02/05/2015 12:45PM

Lake's suspension for steroids doubled to 120 days

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Scott Lake’s suspension for two December medication violations at Laurel Park has been recalculated, and he is now facing a 120-day suspension rather than 60 days, according to Michael Hopkins, executive director of the Maryland Racing Commission.

On Wednesday, Lake appealed the suspension and was granted a stay, which will allow him to continue training. Lake will have a hearing before the commission, possibly in March.

Lake had two positive tests for the anabolic steroid stanozolol. Lady Vivien tested positive for her race Dec. 11, and Kylie’s Cozy Kid tested positive Dec. 18.

The commission considered the positives as one infraction because Lake was not notified about Lady Vivien before the results of Kylie’s Cozy Kid’s test came back from the lab. For this, he was suspended 60 days.

Lake was suspended an additional 60 days because he had a positive test for stanozolol at Penn National last June. Under a new penalty system used in a handful of racing states, trainers are assessed increasing penalties if they have multiple violations during a certain time period. Under the system, Lake received four points for that violation and another four points for his Laurel positives.

Two other trainers have had recent stanozolol positives at Laurel. A. Ferris Allen had one positive and was suspended for 30 days, with 15 days stayed as long as he doesn’t have another positive within three years.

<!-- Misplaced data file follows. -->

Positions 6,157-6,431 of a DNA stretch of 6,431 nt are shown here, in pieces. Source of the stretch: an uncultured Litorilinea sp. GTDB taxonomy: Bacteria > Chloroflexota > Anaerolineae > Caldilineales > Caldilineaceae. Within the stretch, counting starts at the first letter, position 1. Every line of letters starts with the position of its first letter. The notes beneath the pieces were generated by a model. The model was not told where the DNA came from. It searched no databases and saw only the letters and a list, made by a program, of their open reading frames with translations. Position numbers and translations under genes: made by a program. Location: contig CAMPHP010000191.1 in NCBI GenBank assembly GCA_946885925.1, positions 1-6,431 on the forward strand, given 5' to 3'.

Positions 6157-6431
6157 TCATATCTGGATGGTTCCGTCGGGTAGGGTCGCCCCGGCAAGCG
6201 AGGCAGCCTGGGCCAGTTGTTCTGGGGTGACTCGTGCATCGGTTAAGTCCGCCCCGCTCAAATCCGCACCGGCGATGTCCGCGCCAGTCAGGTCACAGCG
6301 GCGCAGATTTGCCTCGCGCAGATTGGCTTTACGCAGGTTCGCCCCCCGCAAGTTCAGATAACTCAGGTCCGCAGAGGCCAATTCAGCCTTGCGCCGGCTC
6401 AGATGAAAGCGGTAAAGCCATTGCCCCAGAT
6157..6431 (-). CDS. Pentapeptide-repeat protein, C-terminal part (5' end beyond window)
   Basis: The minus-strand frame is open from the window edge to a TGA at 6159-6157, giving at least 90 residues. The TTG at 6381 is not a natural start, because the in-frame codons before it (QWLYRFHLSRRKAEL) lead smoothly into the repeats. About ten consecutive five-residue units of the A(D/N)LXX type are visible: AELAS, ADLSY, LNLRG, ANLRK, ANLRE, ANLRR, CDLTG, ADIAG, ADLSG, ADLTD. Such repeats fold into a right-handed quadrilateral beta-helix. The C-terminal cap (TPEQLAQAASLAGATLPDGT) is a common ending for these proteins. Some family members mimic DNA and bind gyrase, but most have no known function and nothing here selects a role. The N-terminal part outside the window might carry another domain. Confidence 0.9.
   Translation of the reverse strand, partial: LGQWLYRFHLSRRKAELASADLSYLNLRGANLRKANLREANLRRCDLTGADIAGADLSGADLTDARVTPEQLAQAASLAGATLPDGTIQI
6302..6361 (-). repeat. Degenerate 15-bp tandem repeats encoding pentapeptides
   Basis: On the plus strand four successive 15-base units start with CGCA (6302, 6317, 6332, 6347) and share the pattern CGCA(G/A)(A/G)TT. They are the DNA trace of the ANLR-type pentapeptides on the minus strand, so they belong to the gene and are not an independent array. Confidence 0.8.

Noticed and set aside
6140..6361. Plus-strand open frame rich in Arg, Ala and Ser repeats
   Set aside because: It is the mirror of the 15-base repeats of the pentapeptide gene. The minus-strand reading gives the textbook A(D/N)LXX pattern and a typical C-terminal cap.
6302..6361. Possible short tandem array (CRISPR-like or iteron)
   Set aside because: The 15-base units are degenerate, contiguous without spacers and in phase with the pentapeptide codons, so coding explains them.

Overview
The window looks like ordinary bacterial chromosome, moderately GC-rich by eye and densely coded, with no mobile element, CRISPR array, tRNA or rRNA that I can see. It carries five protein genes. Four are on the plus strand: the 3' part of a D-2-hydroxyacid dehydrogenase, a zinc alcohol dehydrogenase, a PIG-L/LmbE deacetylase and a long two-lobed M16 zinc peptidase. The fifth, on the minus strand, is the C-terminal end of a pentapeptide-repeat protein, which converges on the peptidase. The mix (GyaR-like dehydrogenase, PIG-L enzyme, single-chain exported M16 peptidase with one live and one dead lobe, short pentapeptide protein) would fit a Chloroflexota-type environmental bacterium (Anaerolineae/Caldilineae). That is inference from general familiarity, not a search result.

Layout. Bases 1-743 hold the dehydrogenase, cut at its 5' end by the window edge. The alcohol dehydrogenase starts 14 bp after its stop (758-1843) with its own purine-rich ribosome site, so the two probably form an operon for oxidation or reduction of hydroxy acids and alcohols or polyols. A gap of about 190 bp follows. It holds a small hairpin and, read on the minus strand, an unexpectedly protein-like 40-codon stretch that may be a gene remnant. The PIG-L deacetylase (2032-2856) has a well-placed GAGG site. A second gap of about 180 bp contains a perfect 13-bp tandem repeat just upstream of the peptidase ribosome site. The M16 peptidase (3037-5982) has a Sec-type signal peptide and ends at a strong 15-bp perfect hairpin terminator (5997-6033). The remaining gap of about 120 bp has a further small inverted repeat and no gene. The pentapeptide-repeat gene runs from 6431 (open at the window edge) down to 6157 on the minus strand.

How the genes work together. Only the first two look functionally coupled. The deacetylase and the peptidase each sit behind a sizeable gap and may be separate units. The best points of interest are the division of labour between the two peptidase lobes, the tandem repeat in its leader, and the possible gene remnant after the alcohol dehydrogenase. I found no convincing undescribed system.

Hector Garcia, who has been overseeing the stable of suspended trainer Juan C. Vazquez, had three stanazolol positives and another for the tranquilizer xylazine. Garcia was suspended for 13 months, and he and Vazquez have been banned from racing at Maryland Jockey Club tracks and been ordered to remove their horses from the Pimlico backstretch. Part of the reason Vazquez was banished is because his suspension is almost over, and the horses currently racing for Garcia would have just been transferred back to Vazquez.

Lake said he appealed his suspension because he believes it is excessive.

“My thought is that the penalty is unfair; one guy has a positive and gets 30 days, and that is reduced to 15, and I get 60,” Lake said.

Lake also takes issue with the way the points system is structured.

“I get the point system; I’m not against it,” he said. “But I don’t think the time-frame aspect, where if a trainer gets two positive tests in a year, his penalty is increased, is fair. If a big guy starts 1,000 horses in a year and goes through the test barn 300 to 350 times in a year, that’s different than it is for a guy with 10 horses who may make 50 starts in a year and go to the test barn 10 times. I think the point system should be based on number of starts.”